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Rising prices for staples such as flour and margarine have pushed up the price of his pies but, despite that, sales are booming.
‘‘I always reckon our business [Jimmy's Pies Ltd] is like an indicator of the economy,'' Mr Kirkpatrick said this week.
‘‘If our business is booming, the economy's not so great. Pies are a cheaper option for people than dining out, so they'll buy pies to go with their spuds and peas instead of going out for a meal.
‘‘If demand for pies is up, then things aren't so great out there. At the moment, sales are rocketing.''
Central Otago agencies dealing with families agreed with his comments. Central Otago Budgeting Service manager Pam Hughes, of Alexandra, said demand for budget advice was ‘‘constant'' and the number of people on the service's books was steadily increasing.
‘‘People are finding it harder to make ends meet and it's harder for us to juggle their budgets, too,'' Mrs Hughes said.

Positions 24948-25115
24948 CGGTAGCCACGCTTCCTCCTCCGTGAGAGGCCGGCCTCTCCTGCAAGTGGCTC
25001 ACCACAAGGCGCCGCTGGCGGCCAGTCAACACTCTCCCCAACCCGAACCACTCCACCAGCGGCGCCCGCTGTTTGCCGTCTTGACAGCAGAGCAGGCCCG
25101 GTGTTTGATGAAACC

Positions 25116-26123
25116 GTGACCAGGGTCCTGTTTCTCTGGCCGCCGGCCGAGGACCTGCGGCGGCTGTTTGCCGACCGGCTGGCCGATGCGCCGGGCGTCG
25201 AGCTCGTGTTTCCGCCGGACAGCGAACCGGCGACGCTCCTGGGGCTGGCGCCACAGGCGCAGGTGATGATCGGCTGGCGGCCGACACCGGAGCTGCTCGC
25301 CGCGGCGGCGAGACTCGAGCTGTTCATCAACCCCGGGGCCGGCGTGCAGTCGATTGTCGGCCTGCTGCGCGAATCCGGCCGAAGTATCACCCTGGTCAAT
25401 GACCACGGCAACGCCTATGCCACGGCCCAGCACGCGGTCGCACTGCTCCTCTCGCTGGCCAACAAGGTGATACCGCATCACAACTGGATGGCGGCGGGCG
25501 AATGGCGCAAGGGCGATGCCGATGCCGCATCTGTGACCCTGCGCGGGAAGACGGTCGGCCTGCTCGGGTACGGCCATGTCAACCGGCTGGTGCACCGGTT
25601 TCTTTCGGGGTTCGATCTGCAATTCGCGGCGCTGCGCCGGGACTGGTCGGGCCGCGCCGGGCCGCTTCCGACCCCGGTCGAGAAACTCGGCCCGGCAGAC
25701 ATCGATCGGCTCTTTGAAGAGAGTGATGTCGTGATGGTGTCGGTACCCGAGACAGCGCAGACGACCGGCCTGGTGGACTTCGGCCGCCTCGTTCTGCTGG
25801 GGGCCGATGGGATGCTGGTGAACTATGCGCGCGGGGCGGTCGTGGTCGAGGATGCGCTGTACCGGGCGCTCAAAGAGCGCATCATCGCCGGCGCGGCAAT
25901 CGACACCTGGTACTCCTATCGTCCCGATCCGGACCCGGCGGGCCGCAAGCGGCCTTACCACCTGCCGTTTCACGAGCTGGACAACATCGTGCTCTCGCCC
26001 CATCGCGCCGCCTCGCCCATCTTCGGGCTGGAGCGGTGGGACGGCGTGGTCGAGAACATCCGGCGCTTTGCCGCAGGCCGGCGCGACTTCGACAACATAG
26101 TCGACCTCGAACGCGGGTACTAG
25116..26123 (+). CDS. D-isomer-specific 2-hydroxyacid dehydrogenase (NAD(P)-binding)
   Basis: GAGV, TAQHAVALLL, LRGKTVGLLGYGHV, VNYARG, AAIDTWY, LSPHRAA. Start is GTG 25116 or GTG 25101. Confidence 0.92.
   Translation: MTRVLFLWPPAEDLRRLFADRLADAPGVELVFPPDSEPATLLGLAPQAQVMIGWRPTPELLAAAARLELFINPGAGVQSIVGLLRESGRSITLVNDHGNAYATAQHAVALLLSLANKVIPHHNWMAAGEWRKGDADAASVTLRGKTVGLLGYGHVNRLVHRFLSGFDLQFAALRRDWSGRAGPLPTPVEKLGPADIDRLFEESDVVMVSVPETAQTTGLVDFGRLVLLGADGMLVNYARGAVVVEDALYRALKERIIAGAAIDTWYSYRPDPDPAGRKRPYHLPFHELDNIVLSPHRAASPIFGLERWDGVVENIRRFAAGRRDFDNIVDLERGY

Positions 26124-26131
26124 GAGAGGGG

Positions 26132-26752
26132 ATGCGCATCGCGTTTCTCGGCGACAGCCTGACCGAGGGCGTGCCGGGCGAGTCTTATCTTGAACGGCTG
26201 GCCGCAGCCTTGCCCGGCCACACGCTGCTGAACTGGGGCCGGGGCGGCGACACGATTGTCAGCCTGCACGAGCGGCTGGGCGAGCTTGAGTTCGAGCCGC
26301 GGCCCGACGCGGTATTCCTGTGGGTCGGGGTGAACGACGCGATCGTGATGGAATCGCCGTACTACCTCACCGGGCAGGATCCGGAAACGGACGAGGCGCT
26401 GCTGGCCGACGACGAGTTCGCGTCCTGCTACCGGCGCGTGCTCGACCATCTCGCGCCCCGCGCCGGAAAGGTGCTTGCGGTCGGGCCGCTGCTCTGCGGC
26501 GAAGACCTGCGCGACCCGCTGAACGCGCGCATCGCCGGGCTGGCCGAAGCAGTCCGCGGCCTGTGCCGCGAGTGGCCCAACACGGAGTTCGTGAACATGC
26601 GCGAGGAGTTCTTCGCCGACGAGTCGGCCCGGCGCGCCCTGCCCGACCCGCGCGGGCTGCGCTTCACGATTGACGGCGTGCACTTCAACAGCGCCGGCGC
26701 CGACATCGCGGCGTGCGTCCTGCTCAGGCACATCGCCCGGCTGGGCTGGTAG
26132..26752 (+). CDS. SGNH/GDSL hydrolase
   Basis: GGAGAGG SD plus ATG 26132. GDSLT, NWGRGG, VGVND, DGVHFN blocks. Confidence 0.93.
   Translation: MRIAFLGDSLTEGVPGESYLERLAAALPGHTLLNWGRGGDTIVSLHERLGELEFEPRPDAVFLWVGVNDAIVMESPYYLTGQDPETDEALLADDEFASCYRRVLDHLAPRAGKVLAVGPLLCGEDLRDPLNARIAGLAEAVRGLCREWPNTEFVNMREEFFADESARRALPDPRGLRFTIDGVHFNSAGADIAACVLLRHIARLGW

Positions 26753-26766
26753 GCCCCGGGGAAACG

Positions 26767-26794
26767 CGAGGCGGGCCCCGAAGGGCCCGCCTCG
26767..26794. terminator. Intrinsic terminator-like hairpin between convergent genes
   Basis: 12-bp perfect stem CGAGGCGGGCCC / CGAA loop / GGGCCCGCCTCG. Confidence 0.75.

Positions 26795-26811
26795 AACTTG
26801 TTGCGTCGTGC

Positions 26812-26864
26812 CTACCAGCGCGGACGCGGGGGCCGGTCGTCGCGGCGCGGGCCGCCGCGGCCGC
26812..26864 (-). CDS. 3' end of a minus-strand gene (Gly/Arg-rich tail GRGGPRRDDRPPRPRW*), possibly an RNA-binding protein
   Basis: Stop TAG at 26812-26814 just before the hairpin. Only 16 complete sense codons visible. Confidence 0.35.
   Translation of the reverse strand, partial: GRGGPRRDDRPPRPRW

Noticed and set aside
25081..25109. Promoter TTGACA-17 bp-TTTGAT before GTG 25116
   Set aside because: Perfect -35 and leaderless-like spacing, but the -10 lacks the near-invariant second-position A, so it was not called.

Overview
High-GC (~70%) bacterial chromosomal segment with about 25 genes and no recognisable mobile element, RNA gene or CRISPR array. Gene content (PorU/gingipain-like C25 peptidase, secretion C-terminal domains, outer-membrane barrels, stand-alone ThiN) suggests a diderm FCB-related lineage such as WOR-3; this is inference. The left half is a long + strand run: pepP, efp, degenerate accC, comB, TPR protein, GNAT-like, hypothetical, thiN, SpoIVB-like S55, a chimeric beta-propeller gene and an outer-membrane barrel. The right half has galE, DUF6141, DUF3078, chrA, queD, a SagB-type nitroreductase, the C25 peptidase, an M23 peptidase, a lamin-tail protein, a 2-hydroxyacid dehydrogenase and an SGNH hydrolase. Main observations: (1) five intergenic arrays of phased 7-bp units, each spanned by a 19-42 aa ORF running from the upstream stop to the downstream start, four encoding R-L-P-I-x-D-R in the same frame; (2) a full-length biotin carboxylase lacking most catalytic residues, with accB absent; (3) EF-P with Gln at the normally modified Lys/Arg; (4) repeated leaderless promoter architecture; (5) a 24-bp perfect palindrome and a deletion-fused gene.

‘‘Often, our clients are lowincome families and they are already receiving all the government assistance they're entitled to.''
The increasing price of basics such as bread and milk, combined with rising petrol and power prices was adding extra pressure.
Captain Wendy Sanson, of the Salvation Army in Alexandra, said there was more demand for foodbank supplies.
‘‘High food prices have had a huge impact on families who are really stretched financially,'' Capt Sanson said.
Cheese, bread and milk were being viewed as luxury items.
Mr Kirkpatrick said the cost of New Zealand flour and margarine used in his pies had gone up by 50 per cent this year, while the cost of butter, used in cakes and biscuits, had doubled. The cost of fuel had also played a role in boosting his expenses.
He has increased the price of his pies twice this year and they now sell for $3.
Every weekday, he makes 20,000 pies, which are mostly sold in Otago and Southland.